Lebanon is a small country.

Almost everywhere in Lebanon can be reached within 2.5 hours of driving from Beirut. For that reason, I found it most efficient to base myself in Beirut and take day trips from there.

But beyond the convenience, Beirut is such a cool city. Most Middle Easterners consider it to be the most sophisticated city in the region, not least because it’s far more liberal than other parts of the Middle East. I was there during Ramadan and people were still drinking and partying in the streets. (In Dubai, you can’t even eat in public during Ramadan.)

Beirut is home to epic clubs, like B-108, a former bunker where the roof retracts and you dance beneath the stars. You can spend the days sunning yourself at beach clubs with pools or shopping in luxury at the souks. And yes, hipster neighborhoods exist in Beirut — check out Mar Mikhael, or specifically, Gourad/Armenia Street, which is full of tons of cool restaurants and bars.

I stayed at the Radisson Blu Martinez, which is a nice, if somewhat dated, hotel and is in a central location in the Hamra neighborhood. I paid around $75 per night.

Find deals on hotels in Beirut here.

Lebanon has little travel infrascture.

One thing that sets Lebanon apart from more popular Middle Eastern destinations like Israel, Jordan, Egypt, and the UAE is that there’s much less travel infrastructure. What does that mean?

There are hotels, but they’re more oriented toward business and domestic travelers. Transportation around the country is limited. There is essentially one company with that does day tours around the country and has a web presence. ONE COMPANY. And if you think you’re going to find a tourism office in each town you visit, you’re crazy.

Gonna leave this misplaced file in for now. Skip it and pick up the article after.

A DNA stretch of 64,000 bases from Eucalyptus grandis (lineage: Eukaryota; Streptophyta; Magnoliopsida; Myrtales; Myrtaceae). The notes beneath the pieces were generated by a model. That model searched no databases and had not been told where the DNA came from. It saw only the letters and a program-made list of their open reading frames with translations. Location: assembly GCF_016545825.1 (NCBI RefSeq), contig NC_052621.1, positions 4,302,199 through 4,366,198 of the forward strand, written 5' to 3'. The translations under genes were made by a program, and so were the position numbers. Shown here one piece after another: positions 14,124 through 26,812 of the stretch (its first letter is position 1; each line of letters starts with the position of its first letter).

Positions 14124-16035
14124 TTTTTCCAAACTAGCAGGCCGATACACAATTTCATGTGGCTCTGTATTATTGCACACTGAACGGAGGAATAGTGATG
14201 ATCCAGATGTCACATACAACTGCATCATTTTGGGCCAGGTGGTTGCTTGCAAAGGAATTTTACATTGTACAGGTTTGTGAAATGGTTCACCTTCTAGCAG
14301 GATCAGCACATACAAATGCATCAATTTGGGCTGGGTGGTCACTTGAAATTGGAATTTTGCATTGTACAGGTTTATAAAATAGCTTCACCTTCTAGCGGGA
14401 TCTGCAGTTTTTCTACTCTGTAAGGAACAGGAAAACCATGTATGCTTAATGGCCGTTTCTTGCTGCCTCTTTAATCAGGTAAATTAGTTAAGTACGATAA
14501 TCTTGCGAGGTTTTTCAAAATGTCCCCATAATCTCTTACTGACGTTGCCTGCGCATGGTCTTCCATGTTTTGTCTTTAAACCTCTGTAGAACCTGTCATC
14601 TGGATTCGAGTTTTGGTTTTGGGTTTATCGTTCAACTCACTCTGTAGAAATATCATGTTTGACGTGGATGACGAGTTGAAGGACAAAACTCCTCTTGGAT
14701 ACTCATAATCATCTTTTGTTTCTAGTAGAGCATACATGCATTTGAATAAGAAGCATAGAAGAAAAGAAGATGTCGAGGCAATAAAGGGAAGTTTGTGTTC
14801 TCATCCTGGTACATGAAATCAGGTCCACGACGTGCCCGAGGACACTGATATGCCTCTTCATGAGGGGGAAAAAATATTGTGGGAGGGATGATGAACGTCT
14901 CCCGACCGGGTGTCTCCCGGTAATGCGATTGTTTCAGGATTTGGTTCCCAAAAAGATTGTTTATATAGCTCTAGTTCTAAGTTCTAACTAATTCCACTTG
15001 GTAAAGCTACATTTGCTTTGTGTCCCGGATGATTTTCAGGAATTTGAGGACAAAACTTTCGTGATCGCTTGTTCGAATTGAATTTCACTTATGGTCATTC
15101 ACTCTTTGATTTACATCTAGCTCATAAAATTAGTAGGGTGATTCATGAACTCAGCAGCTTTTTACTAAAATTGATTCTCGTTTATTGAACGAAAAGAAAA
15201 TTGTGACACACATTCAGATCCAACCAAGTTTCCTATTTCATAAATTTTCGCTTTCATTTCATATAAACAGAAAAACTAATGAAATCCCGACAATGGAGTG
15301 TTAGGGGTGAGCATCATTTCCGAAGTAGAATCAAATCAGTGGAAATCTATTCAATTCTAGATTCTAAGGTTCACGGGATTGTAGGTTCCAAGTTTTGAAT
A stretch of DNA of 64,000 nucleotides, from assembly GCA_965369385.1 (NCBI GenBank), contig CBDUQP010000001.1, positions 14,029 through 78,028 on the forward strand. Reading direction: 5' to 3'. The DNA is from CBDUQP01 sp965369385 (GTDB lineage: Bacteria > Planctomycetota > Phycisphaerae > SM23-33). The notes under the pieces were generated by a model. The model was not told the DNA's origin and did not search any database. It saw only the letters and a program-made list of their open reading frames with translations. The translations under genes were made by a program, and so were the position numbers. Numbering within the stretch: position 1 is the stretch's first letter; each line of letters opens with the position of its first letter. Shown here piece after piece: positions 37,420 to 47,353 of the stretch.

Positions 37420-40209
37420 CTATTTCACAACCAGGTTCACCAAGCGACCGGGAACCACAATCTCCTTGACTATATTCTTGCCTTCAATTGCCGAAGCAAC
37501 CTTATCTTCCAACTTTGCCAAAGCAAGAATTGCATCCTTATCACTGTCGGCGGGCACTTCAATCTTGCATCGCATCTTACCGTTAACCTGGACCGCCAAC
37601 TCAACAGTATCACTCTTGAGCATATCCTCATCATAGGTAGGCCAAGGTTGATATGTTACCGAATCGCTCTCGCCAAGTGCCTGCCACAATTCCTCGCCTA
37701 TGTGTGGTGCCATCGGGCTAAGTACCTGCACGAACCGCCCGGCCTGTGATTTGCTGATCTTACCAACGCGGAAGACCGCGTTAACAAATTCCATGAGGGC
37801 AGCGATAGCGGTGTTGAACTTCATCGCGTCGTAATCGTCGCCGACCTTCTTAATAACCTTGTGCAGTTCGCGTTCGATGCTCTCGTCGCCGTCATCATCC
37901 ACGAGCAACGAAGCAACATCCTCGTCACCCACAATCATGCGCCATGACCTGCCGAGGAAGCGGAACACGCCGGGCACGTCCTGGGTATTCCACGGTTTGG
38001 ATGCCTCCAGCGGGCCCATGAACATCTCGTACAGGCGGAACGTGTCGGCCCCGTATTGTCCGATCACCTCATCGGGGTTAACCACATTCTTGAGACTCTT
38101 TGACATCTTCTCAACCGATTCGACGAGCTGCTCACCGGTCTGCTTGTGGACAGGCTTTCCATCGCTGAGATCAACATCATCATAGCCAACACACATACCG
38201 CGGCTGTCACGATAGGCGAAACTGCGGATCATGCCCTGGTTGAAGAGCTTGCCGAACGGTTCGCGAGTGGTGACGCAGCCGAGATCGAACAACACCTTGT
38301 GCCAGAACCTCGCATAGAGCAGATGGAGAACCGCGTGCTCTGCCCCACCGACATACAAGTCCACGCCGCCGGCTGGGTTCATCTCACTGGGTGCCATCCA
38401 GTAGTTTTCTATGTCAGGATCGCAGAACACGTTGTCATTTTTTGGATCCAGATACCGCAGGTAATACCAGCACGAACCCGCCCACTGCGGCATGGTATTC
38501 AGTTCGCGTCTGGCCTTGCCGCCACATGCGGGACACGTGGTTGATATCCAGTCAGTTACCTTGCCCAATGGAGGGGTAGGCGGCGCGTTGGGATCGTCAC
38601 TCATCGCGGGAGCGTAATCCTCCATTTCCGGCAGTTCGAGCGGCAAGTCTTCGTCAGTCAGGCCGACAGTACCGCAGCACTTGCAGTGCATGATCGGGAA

Hell, Lonely Planet doesn’t even have a Lebanon guidebook — just a Lebanon chapter in the Middle East guidebook (which I downloaded to keep on my phone, and I recommend you get it for your trip, too).

That means that travel planning is more of a challenge, and most of your traveling will be amongst locals. That’s one reason why I don’t think Lebanon is a good country for newbie travelers, only more experienced ones.

Most of the other tourists I met in Lebanon were from Europe or other parts of the Middle East. I also met several expats from other countries who were based in Dubai.

Lebanon has outstanding Roman ruins.

If you love Ancient Rome in the least, you must check out two outstanding sets of ruins: Baalbek and Anjer. Both are UNESCO World Heritage Sites in the Beqaa Valley. The Jupiter Temple at Baalbek is one of the largest Roman temples on the planet. You don’t appreciate the true scale of it until you’re standing in the middle of it!

Also notable are the ruins of Tyre and Byblos, both of which are perched beautifully on the Mediterranean. Both of those are UNESCO World Heritage Sites, too. Basically, if you’re into ruins, you’ll have a great time in Lebanon.

The driving in Lebanon is INSANE.

A lot of countries have crazy driving, which shouldn’t come as a surprise to a seasoned traveler. Lebanon is yet another one of them.

I always describe crazy driving in other countries as either Vietnamese-style or Maltese-style. In Vietnam, the driving is crazy, but the drivers all follow an established set of (somewhat ludicrous) rules. In Malta, the driving is reckless with no regard for any drivers or pedestrians. In my opinion, Lebanon falls into the Vietnamese category — it’s chaotic, but everyone is on the same page.